New York - Did You Know?
�In the financial Panic of 1907, Wall Street was saved by the intervention of the legendary Pierpont Morgan. Credit was restored with a pledge from the US Treasury of the then huge sum of $30 million to Morgan, to use as he thought fit. Does this sound familiar?
�Focus was a 1945 novel, set in Brooklyn, about American Anti-Semitism, and written by Arthur Miller. In 2001 it was made into a brilliant but disturbing movie, co-produced by today's Mayor Bloomberg. Nine years later, I was delighted to see, according to a recent filing, that the mayor had finally got some profit from his worthy investment.
�The Empire State Building stands on the site of the house of the legendary arbiter of New York high society, 'The' Mrs Astor. After a family row, her nephew Waldorf left for England, where he bought a castle and became Lord Astor. And in revenge against his aunt, he tore down his father's house, which was next door to hers, and built a huge hotel there, called the Waldorf. After a while, her privacy destroyed, Mrs Astor moved out, and the Astoria hotel was built on the site of her house. Both were knocked down to make way for the Empire State Building. Today's Waldorf Astoria Hotel stands on Park Avenue.
�During the construction of the Empire State Building, there were workers of many races working on the huge site, including teams of Mohawk Indian ironworkers. Everyone went to the canteen provided, except the Italians, who always brought their own pack lunches, knowing that only Italian food was good to eat!
�Though the Crash of 1929 wiped out many people, the market actually recovered somewhat, early in 1930. The greatest damage was done by the terrible, slow slide that followed, until the final bottom in July 1932.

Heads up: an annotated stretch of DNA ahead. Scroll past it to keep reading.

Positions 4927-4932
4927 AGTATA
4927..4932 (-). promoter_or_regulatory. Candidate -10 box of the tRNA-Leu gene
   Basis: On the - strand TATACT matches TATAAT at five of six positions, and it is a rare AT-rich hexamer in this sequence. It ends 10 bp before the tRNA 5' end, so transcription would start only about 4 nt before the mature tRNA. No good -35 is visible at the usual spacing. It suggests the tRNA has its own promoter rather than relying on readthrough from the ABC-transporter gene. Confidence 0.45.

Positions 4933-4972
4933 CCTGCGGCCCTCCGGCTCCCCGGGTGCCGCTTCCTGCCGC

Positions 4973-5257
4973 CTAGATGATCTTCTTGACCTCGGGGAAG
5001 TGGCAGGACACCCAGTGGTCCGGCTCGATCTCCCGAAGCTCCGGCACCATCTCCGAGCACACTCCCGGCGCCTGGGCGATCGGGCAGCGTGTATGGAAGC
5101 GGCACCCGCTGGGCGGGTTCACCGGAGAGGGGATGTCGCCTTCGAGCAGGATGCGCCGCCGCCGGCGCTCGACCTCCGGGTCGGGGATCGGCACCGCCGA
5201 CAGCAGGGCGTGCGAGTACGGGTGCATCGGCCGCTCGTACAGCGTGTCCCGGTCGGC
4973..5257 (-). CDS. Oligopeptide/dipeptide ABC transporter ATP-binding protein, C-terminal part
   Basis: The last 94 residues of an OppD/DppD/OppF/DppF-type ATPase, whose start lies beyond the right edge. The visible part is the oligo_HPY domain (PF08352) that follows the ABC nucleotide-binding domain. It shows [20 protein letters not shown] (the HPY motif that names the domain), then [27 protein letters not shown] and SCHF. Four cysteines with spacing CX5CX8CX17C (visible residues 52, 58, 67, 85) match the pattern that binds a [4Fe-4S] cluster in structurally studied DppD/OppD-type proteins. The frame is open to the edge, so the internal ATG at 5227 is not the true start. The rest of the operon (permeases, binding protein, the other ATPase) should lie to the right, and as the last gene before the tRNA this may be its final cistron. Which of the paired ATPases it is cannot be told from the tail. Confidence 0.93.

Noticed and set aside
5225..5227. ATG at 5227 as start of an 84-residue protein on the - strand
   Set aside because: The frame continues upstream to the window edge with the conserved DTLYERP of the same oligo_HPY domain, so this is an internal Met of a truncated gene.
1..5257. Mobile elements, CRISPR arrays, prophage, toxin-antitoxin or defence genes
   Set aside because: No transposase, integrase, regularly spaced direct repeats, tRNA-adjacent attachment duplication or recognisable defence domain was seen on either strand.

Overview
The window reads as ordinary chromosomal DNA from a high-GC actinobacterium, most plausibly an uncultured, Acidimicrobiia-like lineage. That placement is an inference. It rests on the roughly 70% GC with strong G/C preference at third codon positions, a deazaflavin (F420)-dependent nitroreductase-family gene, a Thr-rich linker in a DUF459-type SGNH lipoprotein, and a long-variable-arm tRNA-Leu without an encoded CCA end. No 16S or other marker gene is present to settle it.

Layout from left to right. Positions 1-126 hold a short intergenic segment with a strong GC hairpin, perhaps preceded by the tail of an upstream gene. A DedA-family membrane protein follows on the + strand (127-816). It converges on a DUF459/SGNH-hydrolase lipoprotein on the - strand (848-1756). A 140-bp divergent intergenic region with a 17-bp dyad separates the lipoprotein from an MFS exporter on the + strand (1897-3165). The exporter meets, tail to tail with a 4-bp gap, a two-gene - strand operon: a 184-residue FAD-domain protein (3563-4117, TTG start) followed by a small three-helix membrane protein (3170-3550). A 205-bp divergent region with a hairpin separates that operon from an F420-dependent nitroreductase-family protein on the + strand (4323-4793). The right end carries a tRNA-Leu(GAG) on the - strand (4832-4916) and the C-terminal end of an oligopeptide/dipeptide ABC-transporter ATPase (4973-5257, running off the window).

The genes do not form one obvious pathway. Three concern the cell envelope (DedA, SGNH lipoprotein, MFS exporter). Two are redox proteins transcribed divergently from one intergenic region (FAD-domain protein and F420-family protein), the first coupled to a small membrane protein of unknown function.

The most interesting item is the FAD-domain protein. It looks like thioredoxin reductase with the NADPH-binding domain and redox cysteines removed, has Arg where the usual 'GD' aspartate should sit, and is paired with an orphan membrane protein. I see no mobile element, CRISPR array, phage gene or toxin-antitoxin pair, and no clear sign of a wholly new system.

�On Wednesday October 23, 1929, in a daring move, the great spire of the lovely Art Deco Chrysler Building was suddenly hoisted into place, taking its competitors by surprise and making it, for a brief time, the tallest building in the world. Ironically, the very next day was Black Thursday, the start of the great Crash of '29.
�Perhaps the most famous Jazz club during Prohibition was the Cotton Club in Harlem, acquired and run by gangster Owney Madden while he was still in prison in Sing Sing. Though of Irish ancestry, Madden was born British, in Leeds, proudly spoke broad Yorkshire, [US : spoke with a broad Yorkshire accent] and regularly read the Yorkshire Post until he died.
�Italian immigrants crossing the Atlantic to Ellis Island believed that the German liners that called at Italy's southern ports, had better conditions. Many Italian immigrants only came to work temporarily, and sometimes there would be more Italians returning to Italy than arriving.
�Rolls Royce cars were so fashionable in America that by 1921 Rolls Royce had a factory in Springfield, Massachusetts, and in 1925, a further bodywork plant in Long Island City.
�The Dakota building where John Lennon was tragically killed, is generally believed to be so-called because when it was completed in 1884, it was as remote from the fashionable addresses 'as Dakota'. An urban myth. Its builder, Edward Clark, loved all things Indian, and had already built another apartment house called the Wyoming.
�Madame Restell - who was actually English, born Ann Trow in Gloucestershire - was notorious as an 'abortionist' in mid-nineteenth century New York because she sold birth control products. She made a fortune, and build a magnificent mansion on Fifth Avenue - right beside the new Roman Catholic St Patrick's Cathedral!
�The idea of the Civil War was unpopular with New York, whose business was closely linked with the cotton plantations of the South. In 1861, just before the Civil War began, Mayor Fernando Wood proposed that New York should secede from the Union and set up as a sovereign city-state.
�Lord North, the British Prime Minister during the American War of Independence, was probably the illegitimate half brother of King George III, whom he closely ressembled. The two brothers commanding the British forces sent to America, General Howe and Admiral Howe, were acknowledged by the king to be his illegitimate cousins!
�Ben Franklin, who'd been living in London almost twenty years, ardently believed in the British Empire, supported King George III, and tried to avert the crisis with the American colonies almost until the Revolution began. His son, the loyalist Governor of New Jersey, remained on the British side.
�Lord Cornbury, the British Governor of New York in the early years of the eighteenth century was accused of being what we nowadays call a cross-dresser. He was also the queen's cousin.